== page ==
App: GroupMe Platforms: iPhone, Android Website: GroupMe.com
Many experts are predicting that more people will text than make actual phone calls in the coming years. This is already true for younger people, but the convenience of a short message over a long conversation, voice-mail message or busy signal (they still have them, believe it or not) is becoming more readily apparent to anyone who owns a phone, especially a smart phone.
As texting and other forms of nonverbal communications like Twitter, Facebook and others begin to dominate phone use, the need for organizing this information will become paramount. Enter GroupMe, an app for iPhone and Android designed to help organize contacts into groups for easy mass texting.
Currently, if you want to send a text message to multiple recipients on your iPhone, you have to create a new text message and add each phone number or contact from your phone book. With the GroupMe app, users can group contacts under a single heading (i.e. Family, Cool People, Nerds, People I Hate, etc.) to reuse over and over in much the same way businesses use e-mail groups to send company-wide e-mails or messages to specific departments.
If you think you don't have any groups of people you'd want to text in that way, remember that nearly all social networking platforms like Twitter and Facebook utilize SMS (a fancy acronym for texting) updates. With GroupMe, it would be easy to place them into a single group and send updates to everything at once.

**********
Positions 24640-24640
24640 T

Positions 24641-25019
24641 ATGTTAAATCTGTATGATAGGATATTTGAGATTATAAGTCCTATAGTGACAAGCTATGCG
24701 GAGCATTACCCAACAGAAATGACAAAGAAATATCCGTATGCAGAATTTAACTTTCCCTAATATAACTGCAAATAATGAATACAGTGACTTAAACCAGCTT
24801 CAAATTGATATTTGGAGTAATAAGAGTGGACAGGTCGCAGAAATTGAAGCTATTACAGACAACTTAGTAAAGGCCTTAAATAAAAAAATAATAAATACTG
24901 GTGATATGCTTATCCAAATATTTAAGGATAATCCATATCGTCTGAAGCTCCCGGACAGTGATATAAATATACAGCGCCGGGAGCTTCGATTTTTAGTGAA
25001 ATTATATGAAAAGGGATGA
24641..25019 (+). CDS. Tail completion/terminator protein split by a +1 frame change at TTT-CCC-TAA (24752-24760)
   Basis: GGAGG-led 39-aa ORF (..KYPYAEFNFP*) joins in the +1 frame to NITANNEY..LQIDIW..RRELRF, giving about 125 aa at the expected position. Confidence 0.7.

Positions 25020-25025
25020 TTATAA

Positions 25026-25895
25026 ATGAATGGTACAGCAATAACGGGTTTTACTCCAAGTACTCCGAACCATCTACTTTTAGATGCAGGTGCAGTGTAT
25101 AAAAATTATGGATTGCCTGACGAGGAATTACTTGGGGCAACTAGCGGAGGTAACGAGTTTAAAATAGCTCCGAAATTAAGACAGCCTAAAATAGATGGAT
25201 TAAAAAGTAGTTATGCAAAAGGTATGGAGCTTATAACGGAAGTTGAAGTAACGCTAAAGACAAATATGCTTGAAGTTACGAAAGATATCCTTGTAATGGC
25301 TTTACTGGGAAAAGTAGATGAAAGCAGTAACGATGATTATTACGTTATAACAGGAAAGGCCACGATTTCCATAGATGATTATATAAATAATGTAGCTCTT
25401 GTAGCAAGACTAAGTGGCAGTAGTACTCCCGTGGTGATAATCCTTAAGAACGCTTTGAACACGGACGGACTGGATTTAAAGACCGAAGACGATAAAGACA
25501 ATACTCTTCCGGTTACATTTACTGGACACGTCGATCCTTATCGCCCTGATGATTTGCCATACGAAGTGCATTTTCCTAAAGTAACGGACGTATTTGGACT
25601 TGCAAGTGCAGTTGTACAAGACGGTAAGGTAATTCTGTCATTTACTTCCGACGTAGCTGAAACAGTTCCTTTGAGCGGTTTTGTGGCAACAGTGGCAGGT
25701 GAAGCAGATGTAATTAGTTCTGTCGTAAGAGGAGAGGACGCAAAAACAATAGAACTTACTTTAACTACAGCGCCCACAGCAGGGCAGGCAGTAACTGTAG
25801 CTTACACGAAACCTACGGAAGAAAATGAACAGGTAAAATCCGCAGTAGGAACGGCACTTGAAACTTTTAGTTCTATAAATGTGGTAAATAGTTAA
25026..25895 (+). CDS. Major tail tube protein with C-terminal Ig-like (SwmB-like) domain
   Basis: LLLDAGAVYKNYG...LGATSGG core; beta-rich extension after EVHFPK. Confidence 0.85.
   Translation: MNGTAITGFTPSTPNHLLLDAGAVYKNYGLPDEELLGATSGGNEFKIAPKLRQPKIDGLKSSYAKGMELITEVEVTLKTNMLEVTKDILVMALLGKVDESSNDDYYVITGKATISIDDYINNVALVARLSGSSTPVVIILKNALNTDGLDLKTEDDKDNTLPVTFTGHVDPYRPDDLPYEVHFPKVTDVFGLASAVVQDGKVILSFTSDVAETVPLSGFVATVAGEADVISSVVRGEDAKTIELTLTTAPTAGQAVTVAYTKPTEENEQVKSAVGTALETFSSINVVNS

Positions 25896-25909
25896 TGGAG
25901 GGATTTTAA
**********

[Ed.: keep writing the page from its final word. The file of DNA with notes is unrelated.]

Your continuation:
For broader applications, the GroupMe Web site gives users the ability to assign unique phone numbers to specific groups. This could come in very handy for your contacts who don't have the app or a smart phone. Instead of responding to each individual or to the individual sender, he can respond to the number which broadcasts the text to everyone in the group. As of now, the numbers are free to use, but we imagine this service could cost down the road.
As of now, GroupMe only allows 25 users in a group, but we could see a paid service allowing texts to larger groups filling an interesting niche for companies or organizations that might want to send out bulk text messages to people without having to pay the prices charged by SMS services. Nonprofits, art organizations, bands and others, with a few hundred users, come to mind. Branded use of the app was already testing during the Austin City Limits festival last year.
Digging deeper, the hashtag features prominently for GroupMe users. Sending hashtag commands to a list enables users to extract information (#list will send you a list of all users in the group, for example), make changes and even add users or groups.
As for negatives, the app wasn't a particularly painless install. Using the iPhone, we received numerous errors when trying to sign up. Signing up using the Web site was much easier and got things moving along.
Additionally, the Web site help section is very limited and there are virtually no instructions on how to set up various phones either through the app or via the Web site, which is not terribly surprising given it is a free beta version, but inconvenient nevertheless.
Overall, we could see how GroupMe could be a very helpful app for a range of purposes, and as we all get more comfortable with texting as one of our primary forms of communication, GroupMe is ahead of the curve.
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